“I will admit that the older I get, the harder it is for me to make a decision about some things.”
I’ve been pondering that ever since I read it. Wracking my brain is more like it, trying to find something that has been harder to decide than when I was younger.
One of the top two or three toughest moments in my life was the need to sell my Greenwich Village home three years ago and leave New York. I wept and wailed and beat my fists for a weekend over it. But all that moaning had everything to do with heartbreak and nothing to do with indecision. There was no other choice.
In the past – way in the past – I could change clothes three or four times before leaving the house. I would dither over which earrings went best with an outfit. Or which shoes. And did I need a scarf. I’d stand at the mirror almost paralyzed over whether I was properly dressed clear down to the shade of nude-colored stockings. It took eons for me to learn that no one else notices or cares about these details.
Since I don’t have much money, spending is never a matter of indecision. Want a new laptop? Too bad. No money for it. Wouldn’t it be nice to have those terrific Roman shades for all ten windows? Again, too bad. They are all non-standard sizes and require special manufacture. No money for that right now, so no indecision opportunities.
Plus, I’ve had so many financial ups and downs in my life, living on pennies at times and spending like a newly-minted, pop-tart star at others, that now I’m a master at keeping my financial house in order. If there is a good reason to overspend, I know exactly what it will take to catch up, so it’s never an agonizing choice.
My only regular moments of indecision are whether to post a blog story I’ve written. Did I go too far this time? Will it offend when that’s not my intention? But please, these are not big-time quandaries.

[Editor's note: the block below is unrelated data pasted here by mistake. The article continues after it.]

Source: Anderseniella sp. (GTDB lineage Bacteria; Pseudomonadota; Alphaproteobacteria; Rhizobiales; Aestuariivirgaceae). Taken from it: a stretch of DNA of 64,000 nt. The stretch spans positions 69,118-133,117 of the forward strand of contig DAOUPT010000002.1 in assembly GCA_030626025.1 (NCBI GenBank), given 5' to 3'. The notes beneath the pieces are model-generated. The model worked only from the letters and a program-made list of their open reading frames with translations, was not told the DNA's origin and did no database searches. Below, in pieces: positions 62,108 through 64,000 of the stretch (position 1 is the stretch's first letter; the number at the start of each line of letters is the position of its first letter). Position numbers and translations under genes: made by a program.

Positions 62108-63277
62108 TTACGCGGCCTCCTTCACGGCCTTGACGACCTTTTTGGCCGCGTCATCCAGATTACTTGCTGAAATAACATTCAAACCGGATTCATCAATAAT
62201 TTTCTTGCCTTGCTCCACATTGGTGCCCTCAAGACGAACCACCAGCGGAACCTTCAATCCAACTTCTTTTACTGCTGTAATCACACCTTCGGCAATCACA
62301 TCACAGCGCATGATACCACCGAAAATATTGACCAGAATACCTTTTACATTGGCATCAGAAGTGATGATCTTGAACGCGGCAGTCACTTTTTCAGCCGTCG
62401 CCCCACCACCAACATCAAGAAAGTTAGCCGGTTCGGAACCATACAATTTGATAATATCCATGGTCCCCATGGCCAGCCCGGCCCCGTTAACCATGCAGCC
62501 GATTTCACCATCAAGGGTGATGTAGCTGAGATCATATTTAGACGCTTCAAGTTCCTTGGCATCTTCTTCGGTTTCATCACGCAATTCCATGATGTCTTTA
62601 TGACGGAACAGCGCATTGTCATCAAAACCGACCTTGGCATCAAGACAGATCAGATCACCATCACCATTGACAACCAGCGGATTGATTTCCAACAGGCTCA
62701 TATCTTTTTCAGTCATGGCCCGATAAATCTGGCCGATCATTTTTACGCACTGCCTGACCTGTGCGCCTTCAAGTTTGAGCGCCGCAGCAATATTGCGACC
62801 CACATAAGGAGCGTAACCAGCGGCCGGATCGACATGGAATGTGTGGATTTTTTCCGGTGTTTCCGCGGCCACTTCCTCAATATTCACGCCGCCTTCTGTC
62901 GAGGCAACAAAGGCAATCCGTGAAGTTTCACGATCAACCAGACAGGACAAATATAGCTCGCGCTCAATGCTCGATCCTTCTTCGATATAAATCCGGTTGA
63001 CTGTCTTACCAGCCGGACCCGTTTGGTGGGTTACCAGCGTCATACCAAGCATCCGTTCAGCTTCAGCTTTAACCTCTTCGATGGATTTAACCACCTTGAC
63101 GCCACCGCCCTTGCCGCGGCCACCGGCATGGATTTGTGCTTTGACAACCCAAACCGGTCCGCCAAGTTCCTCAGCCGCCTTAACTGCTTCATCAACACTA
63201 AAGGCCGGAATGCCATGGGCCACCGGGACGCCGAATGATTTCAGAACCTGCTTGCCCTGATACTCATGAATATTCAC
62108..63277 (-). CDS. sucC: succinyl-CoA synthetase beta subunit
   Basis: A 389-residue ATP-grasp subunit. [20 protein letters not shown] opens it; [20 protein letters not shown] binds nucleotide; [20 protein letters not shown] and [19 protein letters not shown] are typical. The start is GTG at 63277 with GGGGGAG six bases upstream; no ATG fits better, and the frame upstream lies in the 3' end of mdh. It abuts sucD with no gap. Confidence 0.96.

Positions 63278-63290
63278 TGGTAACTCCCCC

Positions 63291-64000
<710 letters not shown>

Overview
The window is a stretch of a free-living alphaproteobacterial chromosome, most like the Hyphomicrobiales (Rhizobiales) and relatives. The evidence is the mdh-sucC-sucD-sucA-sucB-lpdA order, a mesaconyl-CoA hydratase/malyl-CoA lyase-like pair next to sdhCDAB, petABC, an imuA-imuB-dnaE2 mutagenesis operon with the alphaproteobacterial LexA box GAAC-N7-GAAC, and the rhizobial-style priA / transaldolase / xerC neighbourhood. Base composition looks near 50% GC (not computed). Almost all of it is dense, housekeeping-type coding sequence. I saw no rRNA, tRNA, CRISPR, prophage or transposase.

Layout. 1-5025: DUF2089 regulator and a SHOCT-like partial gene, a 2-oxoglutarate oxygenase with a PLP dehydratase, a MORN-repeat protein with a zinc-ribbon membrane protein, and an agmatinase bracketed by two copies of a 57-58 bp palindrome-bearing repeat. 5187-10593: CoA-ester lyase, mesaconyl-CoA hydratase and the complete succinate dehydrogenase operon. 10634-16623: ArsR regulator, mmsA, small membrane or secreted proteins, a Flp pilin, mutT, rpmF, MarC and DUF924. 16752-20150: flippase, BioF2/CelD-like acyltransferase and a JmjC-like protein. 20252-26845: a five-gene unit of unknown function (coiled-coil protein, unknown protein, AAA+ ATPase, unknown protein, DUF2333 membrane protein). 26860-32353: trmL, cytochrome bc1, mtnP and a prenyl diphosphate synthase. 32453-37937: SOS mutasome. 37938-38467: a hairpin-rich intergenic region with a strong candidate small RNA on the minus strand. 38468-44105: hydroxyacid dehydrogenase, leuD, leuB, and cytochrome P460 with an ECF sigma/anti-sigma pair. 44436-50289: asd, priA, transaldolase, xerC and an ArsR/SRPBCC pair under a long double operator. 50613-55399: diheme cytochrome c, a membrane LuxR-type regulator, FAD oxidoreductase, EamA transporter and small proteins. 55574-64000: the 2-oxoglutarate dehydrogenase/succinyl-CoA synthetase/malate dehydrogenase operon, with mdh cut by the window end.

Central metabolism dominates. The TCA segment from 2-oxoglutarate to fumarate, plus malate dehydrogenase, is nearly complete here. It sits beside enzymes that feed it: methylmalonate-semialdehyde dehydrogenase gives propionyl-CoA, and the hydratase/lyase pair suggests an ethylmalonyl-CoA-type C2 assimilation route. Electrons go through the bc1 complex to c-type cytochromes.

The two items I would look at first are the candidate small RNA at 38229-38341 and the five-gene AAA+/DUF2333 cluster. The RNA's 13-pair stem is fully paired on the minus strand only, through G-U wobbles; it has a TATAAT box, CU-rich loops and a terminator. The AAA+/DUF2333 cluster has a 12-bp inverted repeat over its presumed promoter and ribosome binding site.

So in no way meaning to pick on kenju, I can’t come up with any age-related decision difficulties. If anything, I’m better at decision-making than when I was younger for two reasons:
- I’ve made so many mistakes in the past, I’m better equipped with experience now
- I’ve learned that short of holding a gun to my head, almost no decisions are irrevocable
On the other hand, I have not been faced (yet) with decisions that involve much risk. There were no alternatives to retirement, selling my home and leaving New York, which in other circumstances might be risky moves worth greater contemplation than I gave them.
Maybe my life is too placid to be faced with hard decisions. Or perhaps I'm so averse to indecision (it feels to me like standing on tip-toe at the edge of a precipice) that I have no patience for it and just take the leap - so to speak.
It appears from a little web research I did, that decision-making skills do deteriorate with age, but most of the pertinent articles require subscriptions to the medical journals or are written in such dense academic-ese that I got a headache trying to read them, although this one has some useful information.
But I would rather rely on you, readers, to tell us your experience with decision making in late life.
[At The Elder Storytelling Place today, an announcement about Mother's Day.]